The Treasury Department granted the aviation giants Airbus and Boeing licenses to deliver planes to Tehran. The decision is a boon not only for the two companies but also for Iranian politicians who want to expand Iran's engagement with the world now that sanctions linked to Iran's nuclear program have been lifted, The New York Times wrote.
A spokesman for Boeing said the license covered the sale of 80 planes to Iran's national carrier, Iran Air. Airbus confirmed that it received a license for an initial sale of 17 planes, part of a larger deal that involves a total of 118 planes.
The green light for aircraft sales allows Iran, a country of 80 million, to start rebuilding its aging fleet of Boeing and Airbus planes and other secondhand aircraft purchased clandestinely from other countries. Over the past four decades, hundreds of Iranians have died in crashes caused by malfunctioning or poorly maintained aircraft, as noted in the report.
"From today, we will have safe planes," President Hassan Rouhani of Iran promised in January when the accord between Iran and six world powers, including the United States, became fully operational.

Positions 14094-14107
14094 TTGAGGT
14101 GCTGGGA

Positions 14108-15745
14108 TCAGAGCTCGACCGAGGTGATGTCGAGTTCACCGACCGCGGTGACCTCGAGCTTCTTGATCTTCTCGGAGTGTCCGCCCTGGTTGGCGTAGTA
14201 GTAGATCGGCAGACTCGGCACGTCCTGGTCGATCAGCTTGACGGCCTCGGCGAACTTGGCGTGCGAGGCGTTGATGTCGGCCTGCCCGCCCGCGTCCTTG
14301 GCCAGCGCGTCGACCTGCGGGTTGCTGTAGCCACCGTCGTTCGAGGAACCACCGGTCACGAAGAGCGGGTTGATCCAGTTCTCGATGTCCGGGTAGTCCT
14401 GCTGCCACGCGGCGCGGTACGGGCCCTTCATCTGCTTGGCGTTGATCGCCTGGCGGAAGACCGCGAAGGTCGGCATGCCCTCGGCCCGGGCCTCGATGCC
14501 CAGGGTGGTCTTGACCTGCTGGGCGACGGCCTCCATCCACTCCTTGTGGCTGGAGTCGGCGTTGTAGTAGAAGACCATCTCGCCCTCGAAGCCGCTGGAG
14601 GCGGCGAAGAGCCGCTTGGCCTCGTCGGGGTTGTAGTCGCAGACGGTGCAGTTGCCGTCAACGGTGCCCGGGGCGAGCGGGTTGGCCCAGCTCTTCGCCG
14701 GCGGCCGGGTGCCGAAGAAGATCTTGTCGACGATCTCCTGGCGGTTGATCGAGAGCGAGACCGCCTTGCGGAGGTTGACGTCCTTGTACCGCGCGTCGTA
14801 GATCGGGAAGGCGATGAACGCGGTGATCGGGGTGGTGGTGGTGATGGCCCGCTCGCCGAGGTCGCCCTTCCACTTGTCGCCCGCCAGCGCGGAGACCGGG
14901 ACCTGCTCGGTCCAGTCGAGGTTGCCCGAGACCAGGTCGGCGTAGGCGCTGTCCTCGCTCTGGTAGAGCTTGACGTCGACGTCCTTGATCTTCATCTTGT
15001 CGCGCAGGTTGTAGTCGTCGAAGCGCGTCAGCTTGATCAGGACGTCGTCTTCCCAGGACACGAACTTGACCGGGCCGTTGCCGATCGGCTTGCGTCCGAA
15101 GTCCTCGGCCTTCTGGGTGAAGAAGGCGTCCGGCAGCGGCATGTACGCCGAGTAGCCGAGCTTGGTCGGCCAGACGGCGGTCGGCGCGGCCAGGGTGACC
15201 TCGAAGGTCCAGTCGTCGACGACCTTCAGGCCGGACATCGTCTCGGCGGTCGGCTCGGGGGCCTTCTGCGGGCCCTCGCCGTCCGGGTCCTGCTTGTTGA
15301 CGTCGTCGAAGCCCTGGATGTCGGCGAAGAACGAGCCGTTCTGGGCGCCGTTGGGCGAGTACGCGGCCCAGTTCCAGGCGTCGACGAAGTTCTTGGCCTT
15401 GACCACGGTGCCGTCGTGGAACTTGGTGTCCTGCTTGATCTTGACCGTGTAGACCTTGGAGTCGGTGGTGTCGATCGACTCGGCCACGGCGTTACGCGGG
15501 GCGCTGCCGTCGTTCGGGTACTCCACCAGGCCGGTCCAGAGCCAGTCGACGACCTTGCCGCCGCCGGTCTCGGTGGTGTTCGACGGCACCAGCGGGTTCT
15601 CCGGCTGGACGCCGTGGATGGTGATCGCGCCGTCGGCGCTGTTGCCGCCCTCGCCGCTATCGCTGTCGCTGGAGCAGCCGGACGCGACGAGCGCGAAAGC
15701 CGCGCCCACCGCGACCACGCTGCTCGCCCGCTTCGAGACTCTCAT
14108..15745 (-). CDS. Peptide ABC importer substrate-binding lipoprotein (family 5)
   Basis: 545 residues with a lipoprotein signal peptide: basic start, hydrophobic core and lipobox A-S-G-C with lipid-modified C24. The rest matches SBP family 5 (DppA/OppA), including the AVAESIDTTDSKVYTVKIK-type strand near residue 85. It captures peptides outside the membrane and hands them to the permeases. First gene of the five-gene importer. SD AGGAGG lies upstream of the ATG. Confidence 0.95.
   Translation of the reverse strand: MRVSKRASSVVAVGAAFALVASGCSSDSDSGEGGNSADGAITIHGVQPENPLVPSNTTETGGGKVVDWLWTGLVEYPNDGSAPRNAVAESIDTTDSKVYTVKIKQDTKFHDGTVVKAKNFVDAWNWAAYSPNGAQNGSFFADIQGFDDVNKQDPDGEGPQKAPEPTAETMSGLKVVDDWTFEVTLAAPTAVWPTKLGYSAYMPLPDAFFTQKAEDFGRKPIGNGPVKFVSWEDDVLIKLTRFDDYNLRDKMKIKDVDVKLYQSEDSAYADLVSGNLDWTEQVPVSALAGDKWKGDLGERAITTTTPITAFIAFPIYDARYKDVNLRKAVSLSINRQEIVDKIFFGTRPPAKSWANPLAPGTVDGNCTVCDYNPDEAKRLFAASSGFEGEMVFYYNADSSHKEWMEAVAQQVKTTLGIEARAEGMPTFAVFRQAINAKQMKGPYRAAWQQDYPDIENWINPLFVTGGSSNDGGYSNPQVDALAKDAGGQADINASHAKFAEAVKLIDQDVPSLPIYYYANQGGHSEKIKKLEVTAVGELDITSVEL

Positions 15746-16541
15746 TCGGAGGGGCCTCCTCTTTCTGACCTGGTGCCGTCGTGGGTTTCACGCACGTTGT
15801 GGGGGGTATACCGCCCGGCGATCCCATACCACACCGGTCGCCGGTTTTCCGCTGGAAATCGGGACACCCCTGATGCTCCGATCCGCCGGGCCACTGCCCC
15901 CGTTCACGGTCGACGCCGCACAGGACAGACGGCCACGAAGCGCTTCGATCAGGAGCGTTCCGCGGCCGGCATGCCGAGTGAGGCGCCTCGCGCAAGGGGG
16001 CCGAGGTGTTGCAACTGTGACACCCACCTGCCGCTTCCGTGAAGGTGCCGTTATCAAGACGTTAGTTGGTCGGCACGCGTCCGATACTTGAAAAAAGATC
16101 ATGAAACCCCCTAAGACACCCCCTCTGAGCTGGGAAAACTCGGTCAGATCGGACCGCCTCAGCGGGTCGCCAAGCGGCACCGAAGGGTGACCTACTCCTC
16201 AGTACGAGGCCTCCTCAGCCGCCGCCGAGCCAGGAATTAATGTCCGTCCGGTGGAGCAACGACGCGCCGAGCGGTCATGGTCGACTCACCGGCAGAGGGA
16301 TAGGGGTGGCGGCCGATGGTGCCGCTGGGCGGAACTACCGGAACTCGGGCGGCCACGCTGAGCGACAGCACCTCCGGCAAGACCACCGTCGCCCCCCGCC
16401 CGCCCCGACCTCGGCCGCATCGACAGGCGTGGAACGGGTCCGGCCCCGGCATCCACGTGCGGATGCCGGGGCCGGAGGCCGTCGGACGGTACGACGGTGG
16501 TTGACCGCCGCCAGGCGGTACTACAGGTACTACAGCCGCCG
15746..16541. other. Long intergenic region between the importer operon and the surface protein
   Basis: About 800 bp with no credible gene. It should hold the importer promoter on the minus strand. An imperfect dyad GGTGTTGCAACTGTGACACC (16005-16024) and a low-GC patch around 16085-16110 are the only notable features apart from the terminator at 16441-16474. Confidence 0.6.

Under that deal, Iran has given up parts of its nuclear program in exchange for sanctions relief. Since then the country has managed to increase its oil sales, but it has not been able to sign major deals with Western companies because of continuing banking restrictions related to non-nuclear sanctions.
While the United States has relaxed many of its sanctions against Iran, Washington still demands that even non-American manufacturers wishing to sell to Iran obtain an export license if their products include materials made in the United States. Airbus, based in Europe, buys more than 40% of all its aircraft parts in the United States, according to the report.